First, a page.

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The new face of milk

With milk consumption on the decline, dairy manufacturers are attempting to revitalize the market through innovation

Shutterstock/ DONOT6_STUDIOShutterstock/ DONOT6_STUDIO

It’s no secret that traditional milk sales have been declining. According to Statistics Canada, per-capita consumption of fluid dairy milk has steadily slipped from 81.79 litres in 2009 to 65.85 litres in 2018. As many consumers turn to alternative “milks” like almond or soy—whether for health reasons or to avoid animal proteins—and with the new Canada’s Food Guide now lumping dairy into “protein” rather than keeping it as its own distinct category, the future for dairy milk would appear somewhat shaky.

But don’t count milk out just yet. Despite the decline, there’s still a huge market for milk, says Joel Gregoire, associate director of food and drink at Mintel. “Remember, dairy milk is extremely well penetrated in the market,” he says, noting 2019 Mintel research that revealed 89% of Canadians surveyed said they had purchased “any dairy milk” in the previous three months. “That said, the industry needs to adapt.”

Sylvain Charlebois, professor in food distribution and policy and senior director of the Agri-Food Analytics Lab at Dalhousie University, says the industry is definitely adapting—and it’s doing so by innovating. “As soon as you start recognizing that a market is more fragmented, it often leads to more innovation. That’s what we’re seeing right now, which is not a bad thing.” Indeed, there’s never been so much innovation in milk. New products touting attributes such as grass-fed, organic, high-protein, ultra filtered and A2 milk are showing up in fridges, often in interesting new flavours or with innovative packaging. “I think we really needed this influx of new ideas,” says Charlebois.

Higher protein is a big area of innovation, including the new “ultra filtered” milks such as Coca-Cola’s Fairlife, which entered the Canadian market last year, and Saputo’s Joyya, which launched in November 2018. The special filtering process is what boosts the protein. “We take fresh, Canadian milk and pass it through a series of specialized filters,” explains Philippe Duhamel, Saputo’s vice-president strategic business development, cheese & dairy. “This separates the milk components to concentrate the nutrients already found in milk, while also reducing the lactose.” Joyya claims to provide 75% more protein than regular milk, and Duhamel likes to say it’s “making dairy relevant again.”

READ: Coca-Cola to build Ontario milk plant

Changing consumer preferences have boosted business at Guelph, Ont.-based Organic Meadow, as the company specializes in the organic, grass-fed, premium varieties many Canadians are now seeking. “Over the last 30 years, the dairy category has changed significantly—however, so, too, has the consumer. While we’ve seen declines in overall fluid milk consumption … organic and more premium offerings like grass-fed milk have been growing steadily,” says Michelle Schmidt, Organic Meadow’s marketing manager. Still, constant innovation is key for the company. Over the last two years Organic Meadow has launched more than a dozen new products, including organic shelf-stable milk boxes and cold brew coffee milk.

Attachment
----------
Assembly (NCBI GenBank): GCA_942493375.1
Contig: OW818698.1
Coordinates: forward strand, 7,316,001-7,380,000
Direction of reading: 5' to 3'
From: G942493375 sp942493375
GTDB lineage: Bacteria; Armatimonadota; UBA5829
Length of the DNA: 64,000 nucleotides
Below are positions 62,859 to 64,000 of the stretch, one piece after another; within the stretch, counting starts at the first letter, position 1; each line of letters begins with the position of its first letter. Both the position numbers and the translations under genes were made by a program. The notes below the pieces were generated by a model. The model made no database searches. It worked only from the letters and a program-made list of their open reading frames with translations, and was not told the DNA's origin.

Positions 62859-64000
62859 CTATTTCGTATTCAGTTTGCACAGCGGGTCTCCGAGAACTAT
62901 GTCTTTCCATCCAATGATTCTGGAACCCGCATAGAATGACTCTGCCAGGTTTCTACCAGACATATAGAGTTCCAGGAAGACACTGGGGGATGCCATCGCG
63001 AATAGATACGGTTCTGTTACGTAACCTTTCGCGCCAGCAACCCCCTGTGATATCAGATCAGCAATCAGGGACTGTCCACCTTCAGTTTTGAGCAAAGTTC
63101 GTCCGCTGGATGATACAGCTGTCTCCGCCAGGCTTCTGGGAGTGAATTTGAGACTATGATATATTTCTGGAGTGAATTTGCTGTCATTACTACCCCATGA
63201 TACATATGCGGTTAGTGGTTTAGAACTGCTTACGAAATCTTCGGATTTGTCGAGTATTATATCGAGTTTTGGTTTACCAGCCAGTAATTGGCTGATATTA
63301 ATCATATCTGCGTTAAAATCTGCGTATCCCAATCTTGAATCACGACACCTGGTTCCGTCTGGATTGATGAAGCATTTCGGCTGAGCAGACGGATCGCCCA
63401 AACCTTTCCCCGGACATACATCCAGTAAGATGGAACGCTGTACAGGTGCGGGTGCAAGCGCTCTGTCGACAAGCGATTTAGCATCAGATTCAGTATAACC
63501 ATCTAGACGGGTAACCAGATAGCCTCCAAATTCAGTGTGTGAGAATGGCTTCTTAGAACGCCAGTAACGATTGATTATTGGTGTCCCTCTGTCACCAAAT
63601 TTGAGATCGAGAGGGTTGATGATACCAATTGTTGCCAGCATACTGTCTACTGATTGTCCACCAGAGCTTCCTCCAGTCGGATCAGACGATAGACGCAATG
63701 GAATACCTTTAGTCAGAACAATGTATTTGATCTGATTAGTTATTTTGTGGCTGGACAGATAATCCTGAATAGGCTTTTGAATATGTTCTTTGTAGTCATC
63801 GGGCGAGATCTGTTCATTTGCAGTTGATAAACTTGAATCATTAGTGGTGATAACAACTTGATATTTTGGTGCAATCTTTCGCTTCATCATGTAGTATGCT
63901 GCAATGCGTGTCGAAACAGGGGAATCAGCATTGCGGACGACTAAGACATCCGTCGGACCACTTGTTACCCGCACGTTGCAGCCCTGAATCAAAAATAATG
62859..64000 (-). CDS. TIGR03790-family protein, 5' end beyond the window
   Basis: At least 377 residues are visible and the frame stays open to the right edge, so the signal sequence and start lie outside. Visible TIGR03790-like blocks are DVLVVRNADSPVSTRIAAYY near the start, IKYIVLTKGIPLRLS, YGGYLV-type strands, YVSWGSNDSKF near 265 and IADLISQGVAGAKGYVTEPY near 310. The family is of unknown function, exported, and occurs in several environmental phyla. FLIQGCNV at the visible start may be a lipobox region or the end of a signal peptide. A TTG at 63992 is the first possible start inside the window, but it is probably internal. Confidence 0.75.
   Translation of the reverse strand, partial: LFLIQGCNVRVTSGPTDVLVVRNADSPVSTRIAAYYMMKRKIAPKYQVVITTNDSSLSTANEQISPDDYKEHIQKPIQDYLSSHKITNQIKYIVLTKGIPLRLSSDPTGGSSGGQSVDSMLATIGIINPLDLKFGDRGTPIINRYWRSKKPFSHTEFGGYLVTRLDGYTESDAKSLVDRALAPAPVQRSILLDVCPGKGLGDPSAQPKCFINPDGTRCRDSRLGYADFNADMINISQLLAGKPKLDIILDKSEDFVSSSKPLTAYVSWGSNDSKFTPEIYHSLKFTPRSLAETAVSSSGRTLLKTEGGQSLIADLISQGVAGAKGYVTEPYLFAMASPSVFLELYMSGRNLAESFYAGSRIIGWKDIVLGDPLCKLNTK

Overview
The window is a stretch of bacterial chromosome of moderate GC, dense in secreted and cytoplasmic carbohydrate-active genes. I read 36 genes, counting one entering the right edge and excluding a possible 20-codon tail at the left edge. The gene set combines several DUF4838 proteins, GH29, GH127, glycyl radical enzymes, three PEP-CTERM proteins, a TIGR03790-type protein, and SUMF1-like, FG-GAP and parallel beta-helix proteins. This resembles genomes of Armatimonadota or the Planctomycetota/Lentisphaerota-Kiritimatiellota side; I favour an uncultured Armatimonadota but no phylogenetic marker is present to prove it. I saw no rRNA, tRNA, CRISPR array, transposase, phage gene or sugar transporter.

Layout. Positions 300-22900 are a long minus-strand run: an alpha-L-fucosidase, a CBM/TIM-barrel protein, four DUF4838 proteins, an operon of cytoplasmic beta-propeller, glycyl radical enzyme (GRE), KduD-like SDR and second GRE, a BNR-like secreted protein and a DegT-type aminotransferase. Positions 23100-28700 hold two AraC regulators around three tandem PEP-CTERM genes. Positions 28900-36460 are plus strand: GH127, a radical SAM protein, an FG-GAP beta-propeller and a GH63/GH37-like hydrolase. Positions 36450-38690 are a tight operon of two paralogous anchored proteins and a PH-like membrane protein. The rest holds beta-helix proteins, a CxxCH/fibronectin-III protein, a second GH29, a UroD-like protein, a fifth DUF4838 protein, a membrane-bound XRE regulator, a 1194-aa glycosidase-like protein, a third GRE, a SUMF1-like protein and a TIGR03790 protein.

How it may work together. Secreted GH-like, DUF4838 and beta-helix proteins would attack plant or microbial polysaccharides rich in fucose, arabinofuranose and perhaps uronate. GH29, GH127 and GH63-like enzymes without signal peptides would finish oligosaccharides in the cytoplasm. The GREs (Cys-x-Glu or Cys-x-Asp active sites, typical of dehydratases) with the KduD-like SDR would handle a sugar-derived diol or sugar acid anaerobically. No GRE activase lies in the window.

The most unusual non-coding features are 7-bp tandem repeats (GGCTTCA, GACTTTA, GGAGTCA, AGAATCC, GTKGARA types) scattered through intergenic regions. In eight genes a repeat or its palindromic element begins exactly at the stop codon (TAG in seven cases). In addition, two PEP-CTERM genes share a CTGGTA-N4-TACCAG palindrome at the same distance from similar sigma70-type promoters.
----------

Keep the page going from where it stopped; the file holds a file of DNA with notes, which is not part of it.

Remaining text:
Brent Fewster, product category manager for meat, dairy & cheese at Ontario natural food chain Goodness Me!, agrees organic and grass-fed milks are showing strong growth, and adds that A2 milk, new to Canada, is currently making a splash at his store. “A2 milk is the most dramatic innovation, with Sheldon Creek Dairy leading the way [in Canada],” he says. “It is selling well and customers are very excited.”

Where regular milk typically comes from cows that produce both A1 and A2 types of beta-casein protein, A2 milk comes from cows that naturally produce just the A2 type; and many people who have trouble digesting regular milk—even lactose-free varieties—are finding they can easily digest A2. It was first developed by the a2 Milk Company in Australia, which is where Emily den Haan of Loretto, Ont.’s Sheldon Creek Dairy first learned about it while working abroad. She brought the idea back to her sister and parents (it’s a family-run business). “We thought this seemed pretty unique,” says Marianne Edward, den Haan’s sister and operations manager at Sheldon Creek, “so five years ago we decided to exclusively start breeding our herd to only A2 cows.”

Sheldon Creek’s A2 milk launched this year at select Ontario retailers such as Goodness Me!, Vince’s Market and The Healthy Butcher. Edward says she’s thrilled to be “bringing people back to milk … It’s so exciting when people call you to say, ‘I’m eating a bowl of cereal with milk right now and I just had to say thank you, I can drink milk again.’”

This article appeared in Canadian Grocer’June/July issue.

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